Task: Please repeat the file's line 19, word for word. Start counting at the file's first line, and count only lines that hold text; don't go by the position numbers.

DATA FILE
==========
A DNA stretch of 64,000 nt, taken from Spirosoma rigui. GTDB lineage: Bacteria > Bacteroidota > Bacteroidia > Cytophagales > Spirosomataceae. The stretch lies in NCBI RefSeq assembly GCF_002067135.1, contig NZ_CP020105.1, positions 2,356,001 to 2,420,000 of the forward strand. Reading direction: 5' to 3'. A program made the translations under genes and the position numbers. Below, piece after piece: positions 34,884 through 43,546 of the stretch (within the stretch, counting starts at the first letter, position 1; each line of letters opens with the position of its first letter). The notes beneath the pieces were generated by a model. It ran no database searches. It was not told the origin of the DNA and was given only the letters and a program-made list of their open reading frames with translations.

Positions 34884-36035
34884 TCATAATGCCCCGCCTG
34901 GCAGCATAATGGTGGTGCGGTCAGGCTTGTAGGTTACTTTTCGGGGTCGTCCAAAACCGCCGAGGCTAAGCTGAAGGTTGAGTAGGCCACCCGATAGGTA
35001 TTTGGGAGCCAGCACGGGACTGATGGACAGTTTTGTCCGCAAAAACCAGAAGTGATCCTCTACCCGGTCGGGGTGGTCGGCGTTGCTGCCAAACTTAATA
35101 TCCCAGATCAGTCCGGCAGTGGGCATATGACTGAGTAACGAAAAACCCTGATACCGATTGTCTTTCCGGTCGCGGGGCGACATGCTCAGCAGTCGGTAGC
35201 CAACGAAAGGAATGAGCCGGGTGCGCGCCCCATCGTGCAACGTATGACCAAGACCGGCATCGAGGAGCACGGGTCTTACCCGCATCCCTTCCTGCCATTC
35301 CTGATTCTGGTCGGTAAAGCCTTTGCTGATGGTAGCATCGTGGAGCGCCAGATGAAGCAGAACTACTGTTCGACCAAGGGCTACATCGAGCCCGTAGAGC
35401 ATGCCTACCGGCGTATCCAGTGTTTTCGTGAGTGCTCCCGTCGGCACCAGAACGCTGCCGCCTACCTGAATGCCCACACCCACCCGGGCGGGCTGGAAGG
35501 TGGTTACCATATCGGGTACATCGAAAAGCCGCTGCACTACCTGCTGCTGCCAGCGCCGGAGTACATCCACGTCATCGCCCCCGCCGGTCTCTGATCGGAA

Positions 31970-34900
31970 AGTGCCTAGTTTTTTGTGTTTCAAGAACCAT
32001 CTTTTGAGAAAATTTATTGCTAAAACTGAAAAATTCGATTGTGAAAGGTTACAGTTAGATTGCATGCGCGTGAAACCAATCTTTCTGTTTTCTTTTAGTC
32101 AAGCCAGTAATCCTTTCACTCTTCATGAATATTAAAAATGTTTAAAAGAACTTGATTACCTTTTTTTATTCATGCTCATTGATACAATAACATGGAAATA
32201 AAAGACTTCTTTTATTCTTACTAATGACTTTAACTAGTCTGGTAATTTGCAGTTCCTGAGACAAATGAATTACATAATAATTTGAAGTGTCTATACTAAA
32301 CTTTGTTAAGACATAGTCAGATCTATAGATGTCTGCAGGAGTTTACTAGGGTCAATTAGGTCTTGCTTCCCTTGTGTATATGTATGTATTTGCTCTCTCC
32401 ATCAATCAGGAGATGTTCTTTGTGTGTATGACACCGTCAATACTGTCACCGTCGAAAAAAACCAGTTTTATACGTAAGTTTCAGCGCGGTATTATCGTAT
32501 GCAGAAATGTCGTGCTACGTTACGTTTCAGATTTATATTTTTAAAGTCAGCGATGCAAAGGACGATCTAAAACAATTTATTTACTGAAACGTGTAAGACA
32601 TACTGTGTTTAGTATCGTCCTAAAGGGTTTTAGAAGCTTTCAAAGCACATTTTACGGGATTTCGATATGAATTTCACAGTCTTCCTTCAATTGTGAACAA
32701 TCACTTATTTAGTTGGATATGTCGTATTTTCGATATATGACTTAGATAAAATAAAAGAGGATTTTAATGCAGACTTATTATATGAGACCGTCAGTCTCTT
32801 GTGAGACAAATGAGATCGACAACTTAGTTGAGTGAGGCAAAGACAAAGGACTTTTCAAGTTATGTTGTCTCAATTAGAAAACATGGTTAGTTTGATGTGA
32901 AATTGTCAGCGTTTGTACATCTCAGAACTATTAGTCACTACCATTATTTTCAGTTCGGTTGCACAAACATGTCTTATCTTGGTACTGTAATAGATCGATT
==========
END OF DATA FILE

32601 TACTGTGTTTAGTATCGTCCTAAAGGGTTTTAGAAGCTTTCAAAGCACATTTTACGGGATTTCGATATGAATTTCACAGTCTTCCTTCAATTGTGAACAA